MSU under coach Tom Izzo and his “we’ll-play-anyone-any-time-any-place” philosophy. The improvement rooted there. Michigan State’s romp to the title game -- the Spartans blitzed Wisconsin 65-52 in the semifinals and Iowa 92-75 in the quarterfinals -- was even more impressive considering they lost third-leading scorer Branden Dawson to a season-ending knee injury March 4. MSU’s leading scorer Sunday with 21 points, Brandon Wood, is a senior who completed his eligibility at Valparaiso last year and transferred for a shot at the big time. “Just to be a part of the tournament, it’s something I’ve always dreamed of,” Wood said. “It’s just a once-in-a-lifetime opportunity.” It was Michigan State’s first Big Ten tourney championship since 2000, the year MSU won its second NCAA championship and first under Izzo. “It was just a great feeling to see that No. 1 seed pop up,” said Green, a native of Flint, Mich. “We always see the No. 1 seeds pop up and the people celebrating. So it’s a great feeling to see ourselves pop up as the No. 1 seed and being able to celebrate it and watch it on TV.” Green is hoping for a third trip to the Final Four. He helped MSU advance as a freshman and sophomore. This team is as good as those, maybe better, Green said. “I would have to say this is the best team that I’ve played on for the simple fact that this team constantly fights through everything.” SUBHED Like Kentucky, Syracuse made its path to the top line seem easy. Only Notre Dame on Jan. 21 and Cincinnati last week in the Big East tournament quarterfinals tripped the Orange, who will play North Carolina Asheville on Thursday in Pittsburgh. The Orangemen do not have an All-American but succeed with balance. Senior Kris Joseph averages a modest 13.8 points, and sophomore Dion Waiters, one of the best sixth men in the nation, 12.6. Players seem unaffected by the report from Yahoo sports last week that at least 10 players tested positive for banned substances in the past decade. That includes the 2002-03 team when Syracuse won a national title under Hall of Fame coach Jim Boeheim. Syracuse acknowledged an ongoing NCAA inquiry into possible violations of the school’s athletic drug policy. (Page 3 of 3) In a different case, Boeheim is being sued for defamation by two men he had criticized for bringing allegations of child sexual abuse against a longtime assistant the school eventually fired. As those events unfolded, the...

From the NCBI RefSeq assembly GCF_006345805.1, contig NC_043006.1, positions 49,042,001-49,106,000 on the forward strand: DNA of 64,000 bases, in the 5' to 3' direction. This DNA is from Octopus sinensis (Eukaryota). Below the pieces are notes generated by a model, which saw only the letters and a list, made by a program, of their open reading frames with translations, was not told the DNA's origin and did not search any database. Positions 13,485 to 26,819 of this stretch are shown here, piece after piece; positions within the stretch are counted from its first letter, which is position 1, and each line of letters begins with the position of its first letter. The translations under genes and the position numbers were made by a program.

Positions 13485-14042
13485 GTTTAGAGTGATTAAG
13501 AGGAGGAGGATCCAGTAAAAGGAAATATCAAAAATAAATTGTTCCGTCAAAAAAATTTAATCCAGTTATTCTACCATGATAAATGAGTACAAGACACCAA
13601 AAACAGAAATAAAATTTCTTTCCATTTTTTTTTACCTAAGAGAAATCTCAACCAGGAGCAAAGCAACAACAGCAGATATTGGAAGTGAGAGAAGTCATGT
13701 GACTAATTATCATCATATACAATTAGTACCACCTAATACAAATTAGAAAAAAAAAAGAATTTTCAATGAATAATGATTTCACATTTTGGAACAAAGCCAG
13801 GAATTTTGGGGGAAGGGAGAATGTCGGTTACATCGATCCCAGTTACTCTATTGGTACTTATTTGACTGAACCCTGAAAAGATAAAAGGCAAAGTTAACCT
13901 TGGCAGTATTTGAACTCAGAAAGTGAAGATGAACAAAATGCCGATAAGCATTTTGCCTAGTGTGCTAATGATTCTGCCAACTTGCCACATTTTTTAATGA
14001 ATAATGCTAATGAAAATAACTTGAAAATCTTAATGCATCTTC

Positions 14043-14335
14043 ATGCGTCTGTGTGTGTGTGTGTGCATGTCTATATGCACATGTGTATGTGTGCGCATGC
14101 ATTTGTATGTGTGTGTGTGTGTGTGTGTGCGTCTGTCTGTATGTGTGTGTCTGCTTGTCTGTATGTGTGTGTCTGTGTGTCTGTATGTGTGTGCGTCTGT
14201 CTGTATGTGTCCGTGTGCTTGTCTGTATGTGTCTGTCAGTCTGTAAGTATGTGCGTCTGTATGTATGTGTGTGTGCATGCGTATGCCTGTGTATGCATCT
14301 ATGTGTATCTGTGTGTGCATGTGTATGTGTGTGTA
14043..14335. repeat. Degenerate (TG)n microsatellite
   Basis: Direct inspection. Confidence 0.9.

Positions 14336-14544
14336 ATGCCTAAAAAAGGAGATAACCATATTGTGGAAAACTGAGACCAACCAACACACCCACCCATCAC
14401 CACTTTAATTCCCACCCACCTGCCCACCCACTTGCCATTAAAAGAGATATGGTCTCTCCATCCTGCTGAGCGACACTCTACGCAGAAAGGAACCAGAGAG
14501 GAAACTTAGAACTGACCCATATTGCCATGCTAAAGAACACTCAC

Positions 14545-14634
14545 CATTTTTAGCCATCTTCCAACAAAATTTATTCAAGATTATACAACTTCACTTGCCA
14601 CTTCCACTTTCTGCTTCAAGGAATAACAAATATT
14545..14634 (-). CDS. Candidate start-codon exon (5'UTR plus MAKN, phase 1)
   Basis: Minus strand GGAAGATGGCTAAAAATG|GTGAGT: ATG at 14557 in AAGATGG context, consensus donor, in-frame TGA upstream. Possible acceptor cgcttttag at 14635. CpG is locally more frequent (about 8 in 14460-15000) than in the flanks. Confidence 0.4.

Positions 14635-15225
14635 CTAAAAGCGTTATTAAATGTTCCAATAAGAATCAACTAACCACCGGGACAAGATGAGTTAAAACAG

George John Zukowski, Jr. - St. George Daily Spectrum

Thu, Mar 22, 2012
ST. GEORGE - George John Zukowski, Jr., age 70, passes away March 1, 2012 peacefully in his sleep. He was born July 23, 1941 in Milwaukee, Wisconsin to Glenadean Motherway and George John Zukowski, Sr. He later married Patricia A. Mitchell. George is survived by his wife, Patrici...